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Small changes can make all the difference in reducing our environmental footprint during the festive break. We want to help make this your most eco-friendly Christmas yet!

Wrap your Christmas gifts with recycled paper or fabric. On average, people in the UK use around 227,000 miles of wrapping paper. Switching to brown eco-friendly paper or fabric instead will minimise the high levels of waste produced at this time of year.

Rent a Christmas tree. If you are looking for the most eco-friendly Christmas tree option, you could rent a real tree from a British farm. Some companies will deliver to your door from as little as £20. You decorate and care for the tree during the festive period, then they'll pick it up and replant it in January. If you buy a tree, there are now places that allow you to drop off your old tree where it will be recycled into chippings for local parks and woodland areas.

It can be tempting to panic-buy presents at Christmas, particularly when we simply don't know what to choose. This year try to avoid buying too much stuff that will end up being thrown away or unused. Christmas presents shouldn't cost the planet. Instead, purchase something second-hand or choose sustainable products and avoid companies that aren't eco-friendly. Opting for products such as our beautiful duvet sets made from 100% organic cotton, show both your loved ones and the earth a little love. You could also gift something such as a potted indoor plant with a stunning macrame hanger to go with it. Not only is it kind to the planet, but it means the person receiving the gift will find happiness in the present long after the season is over. If cared for properly, a houseplant will last forever.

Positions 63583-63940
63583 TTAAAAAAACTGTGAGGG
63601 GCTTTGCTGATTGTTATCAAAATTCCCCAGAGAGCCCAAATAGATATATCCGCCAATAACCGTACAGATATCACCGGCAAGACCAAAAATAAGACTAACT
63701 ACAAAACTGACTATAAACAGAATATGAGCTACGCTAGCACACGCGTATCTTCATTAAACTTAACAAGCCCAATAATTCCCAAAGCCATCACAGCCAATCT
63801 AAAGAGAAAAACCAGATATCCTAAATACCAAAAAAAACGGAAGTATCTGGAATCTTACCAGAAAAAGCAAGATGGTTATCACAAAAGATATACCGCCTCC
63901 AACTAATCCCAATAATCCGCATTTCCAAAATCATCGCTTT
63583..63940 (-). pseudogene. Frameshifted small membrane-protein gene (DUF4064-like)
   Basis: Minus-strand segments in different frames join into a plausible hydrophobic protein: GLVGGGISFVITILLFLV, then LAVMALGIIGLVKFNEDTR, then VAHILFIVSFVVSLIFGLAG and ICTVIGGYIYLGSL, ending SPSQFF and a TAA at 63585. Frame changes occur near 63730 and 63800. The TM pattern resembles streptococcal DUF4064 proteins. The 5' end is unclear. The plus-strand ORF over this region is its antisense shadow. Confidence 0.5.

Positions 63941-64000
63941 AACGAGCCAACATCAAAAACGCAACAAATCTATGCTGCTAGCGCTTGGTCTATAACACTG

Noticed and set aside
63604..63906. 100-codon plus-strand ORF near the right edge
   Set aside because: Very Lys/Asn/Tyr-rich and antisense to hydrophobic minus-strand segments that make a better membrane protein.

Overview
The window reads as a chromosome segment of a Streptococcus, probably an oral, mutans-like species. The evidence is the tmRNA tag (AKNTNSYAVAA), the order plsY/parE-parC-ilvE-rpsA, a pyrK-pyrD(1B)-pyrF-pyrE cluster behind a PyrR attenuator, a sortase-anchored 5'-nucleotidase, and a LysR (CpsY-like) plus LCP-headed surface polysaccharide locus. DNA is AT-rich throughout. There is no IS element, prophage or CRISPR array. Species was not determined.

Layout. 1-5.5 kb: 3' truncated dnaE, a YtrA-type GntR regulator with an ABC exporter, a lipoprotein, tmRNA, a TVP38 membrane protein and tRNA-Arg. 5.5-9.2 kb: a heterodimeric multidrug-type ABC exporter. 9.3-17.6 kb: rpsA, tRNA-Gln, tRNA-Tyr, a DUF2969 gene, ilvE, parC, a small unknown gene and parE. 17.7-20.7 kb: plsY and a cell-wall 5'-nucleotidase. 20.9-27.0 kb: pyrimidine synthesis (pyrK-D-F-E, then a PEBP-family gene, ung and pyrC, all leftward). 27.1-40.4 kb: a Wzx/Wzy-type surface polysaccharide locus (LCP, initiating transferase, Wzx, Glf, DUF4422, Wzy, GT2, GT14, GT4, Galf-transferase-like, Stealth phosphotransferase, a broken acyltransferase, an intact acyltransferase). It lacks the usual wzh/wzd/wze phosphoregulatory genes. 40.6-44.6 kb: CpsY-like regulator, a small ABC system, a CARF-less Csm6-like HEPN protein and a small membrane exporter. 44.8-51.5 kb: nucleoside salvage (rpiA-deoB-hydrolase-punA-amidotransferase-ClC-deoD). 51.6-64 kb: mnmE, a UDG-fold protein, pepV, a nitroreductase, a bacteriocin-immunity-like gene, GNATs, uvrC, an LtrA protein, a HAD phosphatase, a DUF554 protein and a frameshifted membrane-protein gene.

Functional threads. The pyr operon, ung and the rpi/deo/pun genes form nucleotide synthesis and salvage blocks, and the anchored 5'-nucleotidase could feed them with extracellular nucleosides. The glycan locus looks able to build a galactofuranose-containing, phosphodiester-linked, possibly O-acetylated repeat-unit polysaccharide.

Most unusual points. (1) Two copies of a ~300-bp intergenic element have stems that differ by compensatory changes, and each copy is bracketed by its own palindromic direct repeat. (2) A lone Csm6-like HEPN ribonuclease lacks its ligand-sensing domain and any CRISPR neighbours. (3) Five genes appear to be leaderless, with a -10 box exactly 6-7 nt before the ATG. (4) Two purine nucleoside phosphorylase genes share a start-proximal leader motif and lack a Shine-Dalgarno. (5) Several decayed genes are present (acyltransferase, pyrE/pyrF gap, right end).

Cut food waste. Be conscious of the quantity your buying and whilst you're food shopping, try and choose things that are light on the packaging, or buy loose items. And if you end up over-catering, don't just throw out your leftovers. Transforming them can be a great way to create new meals, save money and cut waste. If you have too much, see what you can freeze or share with a neighbour.

Re-wear your Christmas jumper. Did you know that most Christmas jumpers are made using plastic? The most common plastic fibre used is acrylic. This year, why not try swapping with a family member, buying second-hand or re-wearing. A Christmas jumper is for life, not just for a day (seriously, no one remembers what you wore last year).

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